But so far the story of economic and political intercourse has been one of polarizing ideologies and regional disagreement. ALBA is an alignment of the most left-leaning countries, while Mercosur members all hail from the southern cone.
The Organization of American States, or OAS, which has members from Central America, North America and the Caribbean, has been met with limited success due to the historical influence the United States has had over it.
CELAC includes countries from South and Central America, but it has not been useful as a diplomatic channel. Finally, Unasur has had limited success due to its limited power of action in mediation and lack of authority.
Having such a bundle of organizations with unclear purposes and similar mandates, has served to divide allegiances. Due to the overlap in the functions of these organizations, countries go to the one that serves their interests the most, or wherever they find the most political backing. This has served to stagnate processes and prevented consensus.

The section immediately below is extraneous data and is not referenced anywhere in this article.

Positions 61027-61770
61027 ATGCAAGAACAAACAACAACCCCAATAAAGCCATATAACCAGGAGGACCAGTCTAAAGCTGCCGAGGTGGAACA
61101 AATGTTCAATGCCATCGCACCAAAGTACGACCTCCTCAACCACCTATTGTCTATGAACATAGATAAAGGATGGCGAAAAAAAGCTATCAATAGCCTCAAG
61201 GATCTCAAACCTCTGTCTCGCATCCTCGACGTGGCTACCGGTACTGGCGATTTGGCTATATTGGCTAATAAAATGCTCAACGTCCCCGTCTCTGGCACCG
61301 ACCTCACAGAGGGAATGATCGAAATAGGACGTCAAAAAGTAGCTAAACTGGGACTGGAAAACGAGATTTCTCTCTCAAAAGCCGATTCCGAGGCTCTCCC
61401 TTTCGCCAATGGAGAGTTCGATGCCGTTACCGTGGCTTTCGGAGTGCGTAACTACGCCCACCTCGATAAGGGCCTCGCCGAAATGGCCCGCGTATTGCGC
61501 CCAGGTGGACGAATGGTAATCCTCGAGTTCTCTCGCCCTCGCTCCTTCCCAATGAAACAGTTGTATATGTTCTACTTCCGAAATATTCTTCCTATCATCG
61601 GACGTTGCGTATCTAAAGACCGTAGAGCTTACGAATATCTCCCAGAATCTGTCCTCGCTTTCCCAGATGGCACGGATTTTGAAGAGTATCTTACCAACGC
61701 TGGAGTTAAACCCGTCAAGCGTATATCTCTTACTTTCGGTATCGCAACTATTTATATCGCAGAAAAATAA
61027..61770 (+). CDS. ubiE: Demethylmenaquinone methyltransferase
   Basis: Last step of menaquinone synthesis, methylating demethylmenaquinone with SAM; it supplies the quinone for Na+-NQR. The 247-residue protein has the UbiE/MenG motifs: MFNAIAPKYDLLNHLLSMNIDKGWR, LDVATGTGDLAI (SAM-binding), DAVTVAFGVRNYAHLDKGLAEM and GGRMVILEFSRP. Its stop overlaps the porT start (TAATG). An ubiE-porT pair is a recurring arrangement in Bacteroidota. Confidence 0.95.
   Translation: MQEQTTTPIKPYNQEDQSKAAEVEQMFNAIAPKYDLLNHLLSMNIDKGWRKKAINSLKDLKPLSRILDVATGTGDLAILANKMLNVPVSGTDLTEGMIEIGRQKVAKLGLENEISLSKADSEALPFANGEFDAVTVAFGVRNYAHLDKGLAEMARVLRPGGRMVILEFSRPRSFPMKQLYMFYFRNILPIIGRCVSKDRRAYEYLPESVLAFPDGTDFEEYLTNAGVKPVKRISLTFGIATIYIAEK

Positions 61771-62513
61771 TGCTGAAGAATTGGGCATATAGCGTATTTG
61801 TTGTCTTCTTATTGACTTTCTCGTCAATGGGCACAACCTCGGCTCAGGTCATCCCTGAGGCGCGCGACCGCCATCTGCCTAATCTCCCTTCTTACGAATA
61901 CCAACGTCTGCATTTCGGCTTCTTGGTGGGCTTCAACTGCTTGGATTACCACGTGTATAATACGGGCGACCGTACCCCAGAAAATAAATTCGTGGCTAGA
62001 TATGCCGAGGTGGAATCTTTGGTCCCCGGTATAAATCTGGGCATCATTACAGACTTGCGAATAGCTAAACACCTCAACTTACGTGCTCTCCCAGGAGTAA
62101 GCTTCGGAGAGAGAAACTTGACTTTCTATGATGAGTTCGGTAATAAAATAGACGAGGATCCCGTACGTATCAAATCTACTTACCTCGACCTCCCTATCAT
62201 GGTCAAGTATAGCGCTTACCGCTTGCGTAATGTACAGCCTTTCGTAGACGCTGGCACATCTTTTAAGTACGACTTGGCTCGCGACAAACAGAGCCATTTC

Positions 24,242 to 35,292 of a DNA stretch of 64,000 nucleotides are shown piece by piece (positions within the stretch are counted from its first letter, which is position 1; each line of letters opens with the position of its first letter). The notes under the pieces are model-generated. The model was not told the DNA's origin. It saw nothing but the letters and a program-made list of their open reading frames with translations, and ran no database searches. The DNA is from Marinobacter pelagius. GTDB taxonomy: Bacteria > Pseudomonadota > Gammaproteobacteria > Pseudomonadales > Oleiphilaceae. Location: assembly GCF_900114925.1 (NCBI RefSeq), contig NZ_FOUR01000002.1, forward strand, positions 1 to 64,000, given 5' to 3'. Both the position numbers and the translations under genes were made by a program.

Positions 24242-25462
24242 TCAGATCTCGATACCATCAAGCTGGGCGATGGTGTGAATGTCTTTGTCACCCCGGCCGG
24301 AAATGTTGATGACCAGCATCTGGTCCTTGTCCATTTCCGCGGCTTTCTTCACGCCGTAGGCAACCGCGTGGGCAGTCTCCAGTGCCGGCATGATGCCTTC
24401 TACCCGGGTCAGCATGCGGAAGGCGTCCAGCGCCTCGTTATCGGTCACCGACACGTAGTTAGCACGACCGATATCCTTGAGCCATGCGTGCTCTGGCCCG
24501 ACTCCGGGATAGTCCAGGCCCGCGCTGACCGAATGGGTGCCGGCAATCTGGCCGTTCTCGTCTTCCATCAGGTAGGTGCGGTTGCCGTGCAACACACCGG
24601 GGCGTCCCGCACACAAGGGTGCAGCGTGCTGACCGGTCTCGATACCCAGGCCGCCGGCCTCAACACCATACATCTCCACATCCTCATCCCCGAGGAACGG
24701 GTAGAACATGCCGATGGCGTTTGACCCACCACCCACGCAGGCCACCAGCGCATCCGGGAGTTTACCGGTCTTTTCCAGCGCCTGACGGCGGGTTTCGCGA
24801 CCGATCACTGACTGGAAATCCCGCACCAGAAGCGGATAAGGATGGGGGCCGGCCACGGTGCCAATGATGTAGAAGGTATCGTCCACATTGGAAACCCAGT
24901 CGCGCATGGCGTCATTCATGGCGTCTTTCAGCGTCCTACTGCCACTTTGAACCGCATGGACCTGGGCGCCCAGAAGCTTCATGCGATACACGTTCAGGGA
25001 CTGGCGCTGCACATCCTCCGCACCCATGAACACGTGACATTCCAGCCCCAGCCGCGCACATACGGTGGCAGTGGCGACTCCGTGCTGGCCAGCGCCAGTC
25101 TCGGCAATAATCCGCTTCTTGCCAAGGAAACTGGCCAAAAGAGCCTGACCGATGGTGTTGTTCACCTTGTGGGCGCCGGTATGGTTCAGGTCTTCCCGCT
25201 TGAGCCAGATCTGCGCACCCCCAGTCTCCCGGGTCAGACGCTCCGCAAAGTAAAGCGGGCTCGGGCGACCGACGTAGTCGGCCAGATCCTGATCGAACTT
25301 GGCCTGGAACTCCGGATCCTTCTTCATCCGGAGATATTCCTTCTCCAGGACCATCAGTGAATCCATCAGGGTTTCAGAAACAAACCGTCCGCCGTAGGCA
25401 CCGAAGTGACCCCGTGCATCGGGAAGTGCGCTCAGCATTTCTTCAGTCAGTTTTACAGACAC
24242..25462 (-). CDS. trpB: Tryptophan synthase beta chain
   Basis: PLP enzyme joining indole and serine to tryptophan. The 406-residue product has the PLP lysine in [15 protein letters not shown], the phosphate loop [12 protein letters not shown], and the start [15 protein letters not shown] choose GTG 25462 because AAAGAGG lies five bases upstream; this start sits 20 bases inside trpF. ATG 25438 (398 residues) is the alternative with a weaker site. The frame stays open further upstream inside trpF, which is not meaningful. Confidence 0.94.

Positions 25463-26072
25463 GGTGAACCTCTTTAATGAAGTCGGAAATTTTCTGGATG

Individual countries exploit these organizations for their personal interests, and in doing so they reflect the still prevalent culture where a lack of collaboration towards common goals prevails.
An illustrative example could be the recent case where Venezuela forced out more than 1,700 Colombian nationals (another 20,000 Colombians have returned to their country because of Venezuela’s crisis), arguing that they were part of a paramilitary effort to destabilize president Nicolás Maduro’s government.